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Sunday, July 15, 2012 - Page updated at 10:30 a.m.
Retailers' victory on 'swipe fees' may cost credit users
By The New York Times and The Associated Press
Retailers will be able to charge customers more for paying with credit cards under the terms of a multibillion-dollar settlement announced Friday.
MasterCard, Visa and major banks, including JPMorgan Chase, Bank of America and Wells Fargo, agreed to pay more than $6 billion to settle accusations they engaged in anti-competitive practices in payment processing.
The settlement, called by lawyers involved in the case the largest antitrust settlement in U.S. history, is the culmination of a lawsuit brought in federal court on behalf of roughly 7 million merchants in 2005. Merchants said the companies engaged in price-fixing to charge high fees for processing credit- and debit-card payments.
In addition, merchants said, payment processors unfairly banned stores from compelling customers to use cheaper methods of payments such as cash and checks.
A judge must approve the accord.
According to the National Retail Federation, the nation's largest retail group, credit-card swipe fees cost retailers about $30 billion per year.
"Our decision to settle is based on our belief that MasterCard and our stakeholders are best served by an amicable resolution," Noah Hanft, MasterCard's general counsel, said in a statement.
Joseph Saunders, chief executive of Visa, reiterated that the settlement was in the best interest of all the parties. Together, MasterCard and Visa have agreed to pay $5.2 billion.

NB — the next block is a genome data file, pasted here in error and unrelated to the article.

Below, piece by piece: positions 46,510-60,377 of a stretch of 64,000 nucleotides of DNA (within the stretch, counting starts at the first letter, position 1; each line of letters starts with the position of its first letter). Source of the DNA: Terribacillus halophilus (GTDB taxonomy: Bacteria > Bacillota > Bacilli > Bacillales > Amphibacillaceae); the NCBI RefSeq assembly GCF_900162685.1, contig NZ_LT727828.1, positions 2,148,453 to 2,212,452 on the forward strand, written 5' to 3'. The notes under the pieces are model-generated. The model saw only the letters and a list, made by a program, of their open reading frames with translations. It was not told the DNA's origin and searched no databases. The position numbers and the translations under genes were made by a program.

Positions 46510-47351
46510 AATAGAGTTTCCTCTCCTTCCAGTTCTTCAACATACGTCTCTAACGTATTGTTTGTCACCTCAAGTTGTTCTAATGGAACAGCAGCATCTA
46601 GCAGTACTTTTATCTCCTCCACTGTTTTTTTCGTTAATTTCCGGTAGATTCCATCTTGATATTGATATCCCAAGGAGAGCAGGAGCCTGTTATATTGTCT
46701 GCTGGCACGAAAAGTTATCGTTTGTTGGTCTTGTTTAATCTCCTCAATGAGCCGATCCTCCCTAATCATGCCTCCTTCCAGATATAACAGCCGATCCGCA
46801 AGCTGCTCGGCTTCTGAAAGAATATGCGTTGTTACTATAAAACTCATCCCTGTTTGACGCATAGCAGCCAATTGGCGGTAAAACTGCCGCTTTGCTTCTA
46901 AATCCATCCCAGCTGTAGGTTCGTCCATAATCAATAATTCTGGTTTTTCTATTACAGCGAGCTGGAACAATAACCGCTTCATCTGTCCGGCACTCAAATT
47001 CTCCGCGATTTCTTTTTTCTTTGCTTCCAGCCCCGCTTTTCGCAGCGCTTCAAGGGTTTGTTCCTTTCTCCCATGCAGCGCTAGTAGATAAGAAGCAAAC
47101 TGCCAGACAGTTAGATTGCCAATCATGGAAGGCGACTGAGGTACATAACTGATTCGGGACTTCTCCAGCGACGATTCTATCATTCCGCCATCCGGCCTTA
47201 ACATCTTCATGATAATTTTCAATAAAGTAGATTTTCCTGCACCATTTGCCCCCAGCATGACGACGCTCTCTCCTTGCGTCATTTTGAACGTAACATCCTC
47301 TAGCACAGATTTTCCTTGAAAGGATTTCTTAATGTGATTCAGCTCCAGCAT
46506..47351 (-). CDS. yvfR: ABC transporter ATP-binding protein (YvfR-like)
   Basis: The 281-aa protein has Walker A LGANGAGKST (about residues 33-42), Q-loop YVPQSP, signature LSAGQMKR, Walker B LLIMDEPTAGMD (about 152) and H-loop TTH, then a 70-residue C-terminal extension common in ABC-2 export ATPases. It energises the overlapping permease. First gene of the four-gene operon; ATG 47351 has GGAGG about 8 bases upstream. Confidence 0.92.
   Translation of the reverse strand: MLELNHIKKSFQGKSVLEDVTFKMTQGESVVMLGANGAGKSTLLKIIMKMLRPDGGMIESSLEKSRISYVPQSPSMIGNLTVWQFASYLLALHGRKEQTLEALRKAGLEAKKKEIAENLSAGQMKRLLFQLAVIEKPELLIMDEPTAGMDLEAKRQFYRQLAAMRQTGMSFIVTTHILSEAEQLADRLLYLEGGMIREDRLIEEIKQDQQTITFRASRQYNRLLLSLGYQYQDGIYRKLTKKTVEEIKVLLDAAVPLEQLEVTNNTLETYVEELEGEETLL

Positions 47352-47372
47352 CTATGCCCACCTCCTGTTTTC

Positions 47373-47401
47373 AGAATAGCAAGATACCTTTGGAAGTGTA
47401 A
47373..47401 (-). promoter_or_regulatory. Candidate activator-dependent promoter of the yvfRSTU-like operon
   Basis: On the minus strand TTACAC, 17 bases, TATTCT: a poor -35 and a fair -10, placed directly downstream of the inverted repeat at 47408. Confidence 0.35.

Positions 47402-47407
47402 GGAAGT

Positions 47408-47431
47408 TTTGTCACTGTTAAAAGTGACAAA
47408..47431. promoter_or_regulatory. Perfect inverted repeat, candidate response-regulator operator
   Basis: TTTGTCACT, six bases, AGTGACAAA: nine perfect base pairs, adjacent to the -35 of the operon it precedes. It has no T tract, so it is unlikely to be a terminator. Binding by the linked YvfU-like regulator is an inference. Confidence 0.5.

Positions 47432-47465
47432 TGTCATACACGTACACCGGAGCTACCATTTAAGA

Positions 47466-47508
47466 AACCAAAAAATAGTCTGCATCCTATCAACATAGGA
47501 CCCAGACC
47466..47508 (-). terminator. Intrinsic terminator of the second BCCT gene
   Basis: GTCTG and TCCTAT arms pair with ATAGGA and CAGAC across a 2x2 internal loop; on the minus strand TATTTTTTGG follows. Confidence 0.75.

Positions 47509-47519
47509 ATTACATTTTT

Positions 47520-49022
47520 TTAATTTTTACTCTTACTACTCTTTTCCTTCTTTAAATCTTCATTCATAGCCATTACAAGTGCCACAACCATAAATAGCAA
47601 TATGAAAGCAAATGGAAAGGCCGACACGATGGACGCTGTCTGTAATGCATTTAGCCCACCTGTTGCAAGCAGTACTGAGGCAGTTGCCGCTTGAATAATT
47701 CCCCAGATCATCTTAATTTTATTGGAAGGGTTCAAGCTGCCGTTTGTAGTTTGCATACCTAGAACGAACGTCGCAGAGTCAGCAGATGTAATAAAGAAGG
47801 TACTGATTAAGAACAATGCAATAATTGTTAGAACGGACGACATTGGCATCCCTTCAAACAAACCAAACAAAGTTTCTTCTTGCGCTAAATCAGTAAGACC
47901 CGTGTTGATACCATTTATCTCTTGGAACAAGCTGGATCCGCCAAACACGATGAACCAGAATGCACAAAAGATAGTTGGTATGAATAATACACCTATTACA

As part of the settlement, MasterCard and Visa also agreed to reduce the charge to process transactions for eight months. That reprieve is estimated by the plaintiffs to be worth $1.2 billion.
"We think this is a historic victory," said K. Craig Wildfang, a lawyer with Robins, Kaplan, Miller & Ciresi who represented the plaintiffs in the lawsuit.
The retailers battling the card giants include Kroger, Safeway and Walgreens.
Retailers last year won another victory over what financial firms can charge them when customers use a different form of plastic, the debit card.
Under the Dodd-Frank financial-overhaul law, banks had to reduce "swipe fees" they collect from merchants each time a customer makes a purchase with a debit card.
Under the credit-card settlement Friday, worked out over months of negotiations, merchants can charge higher prices to consumers who decide to pay for purchases with credit cards.
Card companies long have defended their fees, which average about 2 percent of the price of a purchase, depending on the types of stores and card issues.
They say stores benefit from being able to accept credit and debit cards from customers, who often spend more when they're using plastic instead of cash or checks.
Until now, card companies banned merchants from adding a surcharge, although gas stations and other retailers sometimes offer a discount for customers who pay in cash.
Few big national retailers would be willing to apply credit-card surcharges because making one form of payment more expensive than others would impede the spending of consumers already struggling through a weak economic recovery, said Paul Swinand, an analyst for Morningstar in Chicago.
"The risk of ticking off the customer would keep most big national companies from doing it," Swinand said.
Consumers who use credit also spend more, especially on high-priced items such as electronics and jewelry.
But the possibility of a new revenue stream may be too much for some merchants to pass up.
In industries with less competition, such as airlines, adding surcharges may be easier, said Russell Walker of Northwestern University's Kellogg School of Management.
The American Bankers Association said in a statement that while the banks "may not like all the results in this case, our industry is ready to put this matter behind us."
Frank Keating, the association's president, said: "Let's be clear — retailers, not consumers, benefit from today's resolution."
Information from Bloomberg News was included in this report.
Copyright © The Seattle Times Company
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